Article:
The Advisory Board is composed of scholars from the IUB research community and one external (non-IUB) faculty member who represent the research interests of CRRES affiliates. The Advisory Board is charged with advising the Director and Associate Director; supporting the activities of CRRES staff, faculty, postdoctoral fellows; and raising awareness about activities and opportunities at CRRES among the broader research community.
My research interests are in the areas of policing and hate crime. My approach to these topics is broadly interdisciplinary, touching on both political science and law and utilizing qualitative methodology. My first book, Policing Hatred: Law Enforcement, Civil Rights, and Hate Crime (New York University Press 2002) is an ethnography of a police hate crime unit. My newest book is Hate Thy Neighbor: Move-in Violence and the Persistence of Racial Segregation in American Housing (NYU Press, 2013). I have served as an associate editor of the Law and Society Review, as a trustee of the Law and Society Association, and as a member of the American Political Association's Presidential Taskforce on Political Violence and Terrorism.
My research and teaching interests include sociology of education, work and labor market stratification, and immigrant adaptation. I have published research on high school employment and dropout, and my current research investigates Asian employment in ethnic economies in the United States. I also examine high school employment patterns and educational attainments of children of immigrants. More recent publications include a paper entitled “School Co-Ethnicity and Hispanic Parental Involvement” to appear in Social Science Research (2012, volume 41) and “Latino School Concentration and Academic Achievement among Latino Children” to appear in Social Science Quarterly.
I am a sociologist interested in the high school experiences of Latino youth. I am particularly interested in issues of engagement in school. I examine whether Latino youth are being challenged academically and whether they view those challenges as positive or negative experiences. I extend this line of research by exploring whether challenges in the classroom translate to higher levels of academic achievement (i.e. higher grades) among high school students. Most recently, my research captures what Latino students appear to know about getting into college. Some recent publications include an article in the Journal of Hispanic Higher Education (2012, volume 11) entitled “Fulfilling educational aspirations: Latino students’ information seeking patters” and a co-authored piece that will appear in the Latino Studies Journal, entitled “Decomposing the differences in time allocation and research output between Latino and non-Latino faculty.”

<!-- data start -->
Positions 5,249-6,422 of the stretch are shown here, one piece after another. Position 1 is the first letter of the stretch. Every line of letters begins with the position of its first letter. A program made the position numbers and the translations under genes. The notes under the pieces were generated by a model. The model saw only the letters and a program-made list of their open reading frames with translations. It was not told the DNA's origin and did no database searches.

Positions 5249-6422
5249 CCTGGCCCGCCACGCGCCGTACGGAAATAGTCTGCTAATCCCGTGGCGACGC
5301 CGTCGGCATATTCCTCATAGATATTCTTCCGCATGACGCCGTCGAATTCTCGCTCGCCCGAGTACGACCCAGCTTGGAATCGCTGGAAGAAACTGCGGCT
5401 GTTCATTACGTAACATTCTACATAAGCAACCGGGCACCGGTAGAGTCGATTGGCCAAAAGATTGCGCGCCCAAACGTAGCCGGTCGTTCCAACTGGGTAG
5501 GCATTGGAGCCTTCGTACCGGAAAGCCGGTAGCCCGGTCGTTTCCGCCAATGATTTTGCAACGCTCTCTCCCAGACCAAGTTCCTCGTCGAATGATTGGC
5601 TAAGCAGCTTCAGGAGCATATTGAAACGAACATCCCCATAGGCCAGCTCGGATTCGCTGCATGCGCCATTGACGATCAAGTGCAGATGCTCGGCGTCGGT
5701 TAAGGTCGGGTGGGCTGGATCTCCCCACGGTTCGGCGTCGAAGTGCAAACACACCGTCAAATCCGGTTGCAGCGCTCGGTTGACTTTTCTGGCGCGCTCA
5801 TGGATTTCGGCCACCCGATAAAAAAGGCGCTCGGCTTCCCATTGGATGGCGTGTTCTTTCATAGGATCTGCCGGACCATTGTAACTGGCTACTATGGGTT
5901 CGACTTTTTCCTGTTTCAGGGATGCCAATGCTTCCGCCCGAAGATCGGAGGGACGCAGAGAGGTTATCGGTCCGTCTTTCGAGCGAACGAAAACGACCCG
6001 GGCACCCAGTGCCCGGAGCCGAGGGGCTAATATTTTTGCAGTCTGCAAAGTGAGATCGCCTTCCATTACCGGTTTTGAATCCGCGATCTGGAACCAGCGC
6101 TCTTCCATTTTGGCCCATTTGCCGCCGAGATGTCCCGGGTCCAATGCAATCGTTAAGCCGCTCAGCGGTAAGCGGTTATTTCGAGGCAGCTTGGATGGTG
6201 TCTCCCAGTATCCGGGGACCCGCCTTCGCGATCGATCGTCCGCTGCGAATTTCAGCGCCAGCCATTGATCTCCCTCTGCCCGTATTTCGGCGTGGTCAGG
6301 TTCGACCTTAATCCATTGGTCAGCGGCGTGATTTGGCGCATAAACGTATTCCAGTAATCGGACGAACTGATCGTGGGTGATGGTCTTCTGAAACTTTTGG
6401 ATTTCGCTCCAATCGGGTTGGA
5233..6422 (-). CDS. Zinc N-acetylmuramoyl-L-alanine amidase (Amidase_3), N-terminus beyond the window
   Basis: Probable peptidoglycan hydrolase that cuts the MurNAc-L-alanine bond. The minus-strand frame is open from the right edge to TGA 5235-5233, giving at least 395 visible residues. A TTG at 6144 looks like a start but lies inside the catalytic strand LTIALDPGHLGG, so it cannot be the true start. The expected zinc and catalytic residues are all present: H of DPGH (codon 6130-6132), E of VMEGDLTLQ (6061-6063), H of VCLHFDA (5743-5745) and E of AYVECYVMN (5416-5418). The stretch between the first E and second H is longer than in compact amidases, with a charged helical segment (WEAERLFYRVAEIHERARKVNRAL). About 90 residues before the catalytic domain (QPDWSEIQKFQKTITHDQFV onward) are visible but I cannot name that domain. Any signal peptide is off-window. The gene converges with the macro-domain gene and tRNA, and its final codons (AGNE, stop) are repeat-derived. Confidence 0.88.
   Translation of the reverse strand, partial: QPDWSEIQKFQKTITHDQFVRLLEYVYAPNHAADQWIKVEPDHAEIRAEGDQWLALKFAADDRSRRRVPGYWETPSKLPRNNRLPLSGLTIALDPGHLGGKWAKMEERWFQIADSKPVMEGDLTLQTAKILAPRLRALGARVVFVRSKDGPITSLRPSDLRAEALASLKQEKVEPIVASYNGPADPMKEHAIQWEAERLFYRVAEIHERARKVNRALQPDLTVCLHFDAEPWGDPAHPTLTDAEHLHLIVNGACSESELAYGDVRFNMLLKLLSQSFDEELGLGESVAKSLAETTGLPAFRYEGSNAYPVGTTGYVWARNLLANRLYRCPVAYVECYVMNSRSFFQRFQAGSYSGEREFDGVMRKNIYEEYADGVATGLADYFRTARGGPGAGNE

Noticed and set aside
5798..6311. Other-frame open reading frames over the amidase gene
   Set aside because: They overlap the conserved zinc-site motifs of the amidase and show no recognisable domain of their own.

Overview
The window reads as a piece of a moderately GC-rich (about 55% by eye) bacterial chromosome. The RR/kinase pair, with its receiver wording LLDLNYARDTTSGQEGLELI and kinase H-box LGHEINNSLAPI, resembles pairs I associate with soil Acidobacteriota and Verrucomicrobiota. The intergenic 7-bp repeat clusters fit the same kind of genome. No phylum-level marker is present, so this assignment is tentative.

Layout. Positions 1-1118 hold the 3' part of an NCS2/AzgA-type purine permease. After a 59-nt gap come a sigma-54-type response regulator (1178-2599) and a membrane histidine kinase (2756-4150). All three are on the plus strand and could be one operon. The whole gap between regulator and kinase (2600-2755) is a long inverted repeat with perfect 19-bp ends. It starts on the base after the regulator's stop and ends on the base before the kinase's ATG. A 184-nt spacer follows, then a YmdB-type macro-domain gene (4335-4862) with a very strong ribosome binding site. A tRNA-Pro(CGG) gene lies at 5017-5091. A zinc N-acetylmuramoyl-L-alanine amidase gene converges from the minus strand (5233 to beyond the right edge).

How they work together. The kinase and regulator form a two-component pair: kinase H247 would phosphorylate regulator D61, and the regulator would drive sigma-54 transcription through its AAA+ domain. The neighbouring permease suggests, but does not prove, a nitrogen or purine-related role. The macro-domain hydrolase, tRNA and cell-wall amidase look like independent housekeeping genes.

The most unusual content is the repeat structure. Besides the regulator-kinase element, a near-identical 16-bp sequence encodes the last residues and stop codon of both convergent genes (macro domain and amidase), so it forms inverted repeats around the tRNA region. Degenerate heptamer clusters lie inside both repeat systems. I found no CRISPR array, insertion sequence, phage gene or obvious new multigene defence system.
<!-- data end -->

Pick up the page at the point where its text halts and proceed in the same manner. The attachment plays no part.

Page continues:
I write Native-centered histories of the American past. My first book, Slavery in Indian Country: The Changing Face of Captivity in Early America (Harvard UP, 2010), sought to enhance the visibility of Native people in the broader narratives of both early American and Southern history, while also addressing the construction of race and racism and the global history of slavery. My current project, Great Crossing, explores early U.S. imperialism by focusing on the community of settlers, slaves, and Native people that developed around the first federally-controlled Indian boarding school. I offer a wide range of courses in American history and Native American and Indigenous Studies.
I am interested in the dynamic processes that create inequalities in socioeconomic status, health and mortality. I have published on quantitative methods for studying inequality, the estimation of mortality, and on racial and ethnic disparities in socioeconomic status, health and mortality. My current work includes: 1) analyzing racial inequality using agent-based models, 2) investigating the role of race and gender in academic networks, 3) examining the role of disease prevalence in mortality outcomes, and 4) analyzing racial disparities in attitudes, socioeconomic status and health outcomes. I am currently working on a manuscript which uses agent-based models to answer the question, “how many racists does it take to create and maintain racial inequality?” The book aims to highlight the everyday micro- and macro-mechanisms that fuel the experience of modern racial inequality. A recent publication can be found in the International Migration Review (2010), entitled “Is it Race, Immigrant Status, or Both? An Analysis of Wage Disparities among Men in the United States” (with J.C. Dixon).